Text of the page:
The Gospel & Parenting
How does one live out the gospel in parenting? There is an old tale that Martin Luther once told about a drunken peasant who falls off his donkey to one side only to get back up and fall off to the other. Christians, Luther says, are like the drunken peasant. We fall over to license on one side, and then get back in line with the Gospel (Gal 2:14) only to fall the other direction toward legalism. Back and forth the drunken peasant goes until he returns home.
When it comes to parenting it is easy to be gracious in our attempts to show our kids grace. After all, aside from the incarnation, God’s grace is arguably the most mysterious concept in the Christian life. How could God give us something we don’t deserve? How could Christ have lived for us and died for us? These questions are so huge that worship is the only proper forum for contemplating them.
Let's get some skin on these bones and get practical: Undoubtedly, discipline is going to look different depending upon the age of your children. But what makes parenting uniquely gospel-centered is the chief idea that parenting is a way to communicate to our children the very character of God. Yes, behavior is important (especially in the grocery store when they are going for the gold medal in temper tantrum!), but it is not the most important. Patience & endurance is. If God thought behavior was most important, wouldn’t he actually be more extreme with his discipline toward us? As it is, "He is gracious and compassionate, slow to anger and abounding in steadfast love." And yet he "disciplines those he loves."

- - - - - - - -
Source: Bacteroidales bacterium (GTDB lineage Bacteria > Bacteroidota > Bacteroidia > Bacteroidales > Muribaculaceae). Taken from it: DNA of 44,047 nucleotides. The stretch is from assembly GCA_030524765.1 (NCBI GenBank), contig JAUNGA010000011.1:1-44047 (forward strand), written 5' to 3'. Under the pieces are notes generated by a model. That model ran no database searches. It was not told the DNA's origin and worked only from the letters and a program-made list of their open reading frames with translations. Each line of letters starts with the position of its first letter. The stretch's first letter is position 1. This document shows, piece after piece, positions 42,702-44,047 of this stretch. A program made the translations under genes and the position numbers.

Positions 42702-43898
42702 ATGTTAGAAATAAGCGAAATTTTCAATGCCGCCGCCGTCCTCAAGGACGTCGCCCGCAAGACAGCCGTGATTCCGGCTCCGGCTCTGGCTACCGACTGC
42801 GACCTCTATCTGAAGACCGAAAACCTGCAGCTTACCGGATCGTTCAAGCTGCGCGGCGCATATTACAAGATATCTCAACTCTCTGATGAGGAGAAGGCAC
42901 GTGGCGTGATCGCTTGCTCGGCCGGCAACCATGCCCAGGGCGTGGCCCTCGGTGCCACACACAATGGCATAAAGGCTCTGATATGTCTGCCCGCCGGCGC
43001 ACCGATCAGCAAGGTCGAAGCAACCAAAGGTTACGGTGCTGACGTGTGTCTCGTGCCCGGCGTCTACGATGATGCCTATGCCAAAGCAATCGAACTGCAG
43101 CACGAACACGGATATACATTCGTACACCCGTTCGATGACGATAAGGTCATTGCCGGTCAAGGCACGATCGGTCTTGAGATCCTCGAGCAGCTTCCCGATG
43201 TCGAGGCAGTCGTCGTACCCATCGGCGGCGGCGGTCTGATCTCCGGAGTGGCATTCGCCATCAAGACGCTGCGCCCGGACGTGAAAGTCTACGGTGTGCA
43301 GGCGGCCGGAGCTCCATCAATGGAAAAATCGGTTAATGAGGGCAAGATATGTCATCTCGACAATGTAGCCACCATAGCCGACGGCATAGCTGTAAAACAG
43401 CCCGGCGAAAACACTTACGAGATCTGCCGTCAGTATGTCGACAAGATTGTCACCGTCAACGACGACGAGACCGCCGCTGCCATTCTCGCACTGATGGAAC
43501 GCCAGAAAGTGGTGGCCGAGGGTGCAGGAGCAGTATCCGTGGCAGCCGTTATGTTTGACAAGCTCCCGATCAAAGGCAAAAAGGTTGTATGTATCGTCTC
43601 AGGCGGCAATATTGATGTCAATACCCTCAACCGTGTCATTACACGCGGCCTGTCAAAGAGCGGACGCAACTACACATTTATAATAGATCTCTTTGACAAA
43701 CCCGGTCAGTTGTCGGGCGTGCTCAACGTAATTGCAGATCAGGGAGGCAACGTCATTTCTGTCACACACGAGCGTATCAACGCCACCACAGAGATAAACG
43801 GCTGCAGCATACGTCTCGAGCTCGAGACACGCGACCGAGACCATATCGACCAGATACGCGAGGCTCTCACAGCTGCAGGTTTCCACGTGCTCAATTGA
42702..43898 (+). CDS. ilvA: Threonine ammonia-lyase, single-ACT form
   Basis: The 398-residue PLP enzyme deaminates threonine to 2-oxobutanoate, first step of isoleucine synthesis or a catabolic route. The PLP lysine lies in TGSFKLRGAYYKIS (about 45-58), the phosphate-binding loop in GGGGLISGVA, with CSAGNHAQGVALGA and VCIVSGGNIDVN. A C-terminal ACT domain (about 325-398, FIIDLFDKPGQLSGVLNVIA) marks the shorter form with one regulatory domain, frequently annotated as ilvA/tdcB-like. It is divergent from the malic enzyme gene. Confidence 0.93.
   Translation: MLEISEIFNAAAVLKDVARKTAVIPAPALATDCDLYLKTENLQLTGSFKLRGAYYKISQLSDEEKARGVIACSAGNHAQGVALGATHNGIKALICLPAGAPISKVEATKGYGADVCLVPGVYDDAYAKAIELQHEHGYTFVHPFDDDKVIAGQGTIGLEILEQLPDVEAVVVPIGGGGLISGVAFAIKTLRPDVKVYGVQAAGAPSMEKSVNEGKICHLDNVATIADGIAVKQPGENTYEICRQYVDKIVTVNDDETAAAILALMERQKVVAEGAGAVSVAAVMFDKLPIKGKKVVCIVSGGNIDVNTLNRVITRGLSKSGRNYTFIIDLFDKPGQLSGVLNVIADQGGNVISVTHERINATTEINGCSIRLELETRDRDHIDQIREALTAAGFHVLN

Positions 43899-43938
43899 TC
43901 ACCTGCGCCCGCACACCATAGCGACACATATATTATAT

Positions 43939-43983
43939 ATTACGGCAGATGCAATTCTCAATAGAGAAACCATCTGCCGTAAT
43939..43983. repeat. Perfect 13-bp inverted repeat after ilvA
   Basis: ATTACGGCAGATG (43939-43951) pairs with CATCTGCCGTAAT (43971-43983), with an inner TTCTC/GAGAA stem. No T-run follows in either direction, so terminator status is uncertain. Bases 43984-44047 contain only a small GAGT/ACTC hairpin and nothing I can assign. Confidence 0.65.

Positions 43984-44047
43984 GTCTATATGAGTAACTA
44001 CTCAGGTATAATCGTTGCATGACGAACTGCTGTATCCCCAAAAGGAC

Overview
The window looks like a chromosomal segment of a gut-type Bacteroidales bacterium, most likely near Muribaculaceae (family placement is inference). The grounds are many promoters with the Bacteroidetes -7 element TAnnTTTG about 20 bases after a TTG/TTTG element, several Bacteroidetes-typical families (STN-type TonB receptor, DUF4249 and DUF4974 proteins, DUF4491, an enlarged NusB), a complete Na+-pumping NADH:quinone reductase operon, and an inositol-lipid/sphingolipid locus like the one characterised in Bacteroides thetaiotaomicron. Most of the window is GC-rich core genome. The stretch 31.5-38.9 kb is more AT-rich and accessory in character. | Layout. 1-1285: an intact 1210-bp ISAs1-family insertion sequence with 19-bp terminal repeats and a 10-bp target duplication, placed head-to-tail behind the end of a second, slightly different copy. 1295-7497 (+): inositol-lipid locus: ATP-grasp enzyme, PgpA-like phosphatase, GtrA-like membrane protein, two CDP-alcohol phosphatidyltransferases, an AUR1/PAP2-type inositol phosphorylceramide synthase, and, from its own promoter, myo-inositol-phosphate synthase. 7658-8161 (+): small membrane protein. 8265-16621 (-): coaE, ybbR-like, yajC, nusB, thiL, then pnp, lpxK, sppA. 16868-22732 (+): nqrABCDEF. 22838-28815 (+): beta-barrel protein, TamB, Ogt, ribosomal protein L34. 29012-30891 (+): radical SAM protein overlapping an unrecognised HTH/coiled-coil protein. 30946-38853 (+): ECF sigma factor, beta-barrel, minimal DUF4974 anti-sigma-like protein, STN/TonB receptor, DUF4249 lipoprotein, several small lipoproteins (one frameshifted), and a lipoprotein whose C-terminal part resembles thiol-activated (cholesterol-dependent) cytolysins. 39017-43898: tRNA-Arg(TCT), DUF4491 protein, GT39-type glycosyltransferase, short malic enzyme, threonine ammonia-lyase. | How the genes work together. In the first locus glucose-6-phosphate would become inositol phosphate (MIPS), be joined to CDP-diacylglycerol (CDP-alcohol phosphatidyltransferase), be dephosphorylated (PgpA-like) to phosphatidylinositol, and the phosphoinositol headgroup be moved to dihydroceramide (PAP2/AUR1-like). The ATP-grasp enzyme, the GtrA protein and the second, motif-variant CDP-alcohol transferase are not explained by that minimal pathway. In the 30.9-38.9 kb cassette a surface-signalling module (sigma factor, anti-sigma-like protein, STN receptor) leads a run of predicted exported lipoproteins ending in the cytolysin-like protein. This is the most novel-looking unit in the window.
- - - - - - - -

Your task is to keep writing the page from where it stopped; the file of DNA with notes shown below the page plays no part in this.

Gospel parenting is about the long-term goals of raising children who know and trust Jesus Christ, and rest upon His character, not their own, for significance, joy and meaning in life. You and I can have well-behaved children yet fail to parent them in the way that God designed. We can shortcut the path to Gospel-centered parenting when we make Jesus look like us rather than conforming to Jesus and his desires. For example, this means that we can either have a (1) stern/disciplinarian style of parenting that expects emotional & behavioral maturity above our child’s developmental stage (“they must obey me...Ephesians 6:1!”); or (2) laissez faire parenting, non-interference which allows the child to run wild without parental intervention (“Let them be kids... Ephesians 6:4a!”). Frankly, if you’re like me, then you battle these extremes. I tend to “fall off the horse” when I get tired, angry, hungry or lazy.
Are you experiencing a season of grace in your parenting journey? Are times tough? How will Trinity’s Community Groups be a place where you can share your joys and trials in a meaningful way? Let's remember together that patience and endurance are chief marks of good parenting. And let's remember that it takes a village to raise a child. What more beautiful village can there be but the church?